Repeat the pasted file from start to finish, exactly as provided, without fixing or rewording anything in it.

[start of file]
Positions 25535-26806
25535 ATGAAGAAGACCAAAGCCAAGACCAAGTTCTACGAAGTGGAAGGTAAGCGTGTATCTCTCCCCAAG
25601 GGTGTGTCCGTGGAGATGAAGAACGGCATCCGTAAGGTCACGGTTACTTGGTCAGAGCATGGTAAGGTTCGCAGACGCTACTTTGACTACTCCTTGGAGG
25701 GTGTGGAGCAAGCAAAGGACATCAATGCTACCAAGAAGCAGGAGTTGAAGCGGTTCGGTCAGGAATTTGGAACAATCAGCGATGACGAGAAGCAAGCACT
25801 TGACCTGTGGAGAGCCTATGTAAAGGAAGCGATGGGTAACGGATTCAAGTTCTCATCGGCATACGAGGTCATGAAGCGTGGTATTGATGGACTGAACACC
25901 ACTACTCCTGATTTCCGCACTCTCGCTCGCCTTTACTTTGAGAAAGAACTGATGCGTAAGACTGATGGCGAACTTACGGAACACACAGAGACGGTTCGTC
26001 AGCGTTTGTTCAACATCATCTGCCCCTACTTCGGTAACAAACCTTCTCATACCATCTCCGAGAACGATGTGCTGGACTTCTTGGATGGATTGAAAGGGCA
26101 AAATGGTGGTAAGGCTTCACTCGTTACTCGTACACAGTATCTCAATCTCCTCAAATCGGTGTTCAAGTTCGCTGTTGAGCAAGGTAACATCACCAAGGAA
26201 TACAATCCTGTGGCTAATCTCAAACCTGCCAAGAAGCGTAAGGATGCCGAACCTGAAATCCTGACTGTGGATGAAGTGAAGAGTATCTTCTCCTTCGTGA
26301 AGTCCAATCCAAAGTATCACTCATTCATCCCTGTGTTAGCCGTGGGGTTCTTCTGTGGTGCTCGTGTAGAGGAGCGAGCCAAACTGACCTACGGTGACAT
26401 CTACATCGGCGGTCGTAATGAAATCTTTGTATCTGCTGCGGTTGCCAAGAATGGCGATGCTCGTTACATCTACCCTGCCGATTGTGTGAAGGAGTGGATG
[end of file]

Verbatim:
Positions 25535-26806
25535 ATGAAGAAGACCAAAGCCAAGACCAAGTTCTACGAAGTGGAAGGTAAGCGTGTATCTCTCCCCAAG
25601 GGTGTGTCCGTGGAGATGAAGAACGGCATCCGTAAGGTCACGGTTACTTGGTCAGAGCATGGTAAGGTTCGCAGACGCTACTTTGACTACTCCTTGGAGG
25701 GTGTGGAGCAAGCAAAGGACATCAATGCTACCAAGAAGCAGGAGTTGAAGCGGTTCGGTCAGGAATTTGGAACAATCAGCGATGACGAGAAGCAAGCACT
25801 TGACCTGTGGAGAGCCTATGTAAAGGAAGCGATGGGTAACGGATTCAAGTTCTCATCGGCATACGAGGTCATGAAGCGTGGTATTGATGGACTGAACACC
25901 ACTACTCCTGATTTCCGCACTCTCGCTCGCCTTTACTTTGAGAAAGAACTGATGCGTAAGACTGATGGCGAACTTACGGAACACACAGAGACGGTTCGTC
26001 AGCGTTTGTTCAACATCATCTGCCCCTACTTCGGTAACAAACCTTCTCATACCATCTCCGAGAACGATGTGCTGGACTTCTTGGATGGATTGAAAGGGCA
26101 AAATGGTGGTAAGGCTTCACTCGTTACTCGTACACAGTATCTCAATCTCCTCAAATCGGTGTTCAAGTTCGCTGTTGAGCAAGGTAACATCACCAAGGAA
26201 TACAATCCTGTGGCTAATCTCAAACCTGCCAAGAAGCGTAAGGATGCCGAACCTGAAATCCTGACTGTGGATGAAGTGAAGAGTATCTTCTCCTTCGTGA
26301 AGTCCAATCCAAAGTATCACTCATTCATCCCTGTGTTAGCCGTGGGGTTCTTCTGTGGTGCTCGTGTAGAGGAGCGAGCCAAACTGACCTACGGTGACAT
26401 CTACATCGGCGGTCGTAATGAAATCTTTGTATCTGCTGCGGTTGCCAAGAATGGCGATGCTCGTTACATCTACCCTGCCGATTGTGTGAAGGAGTGGATG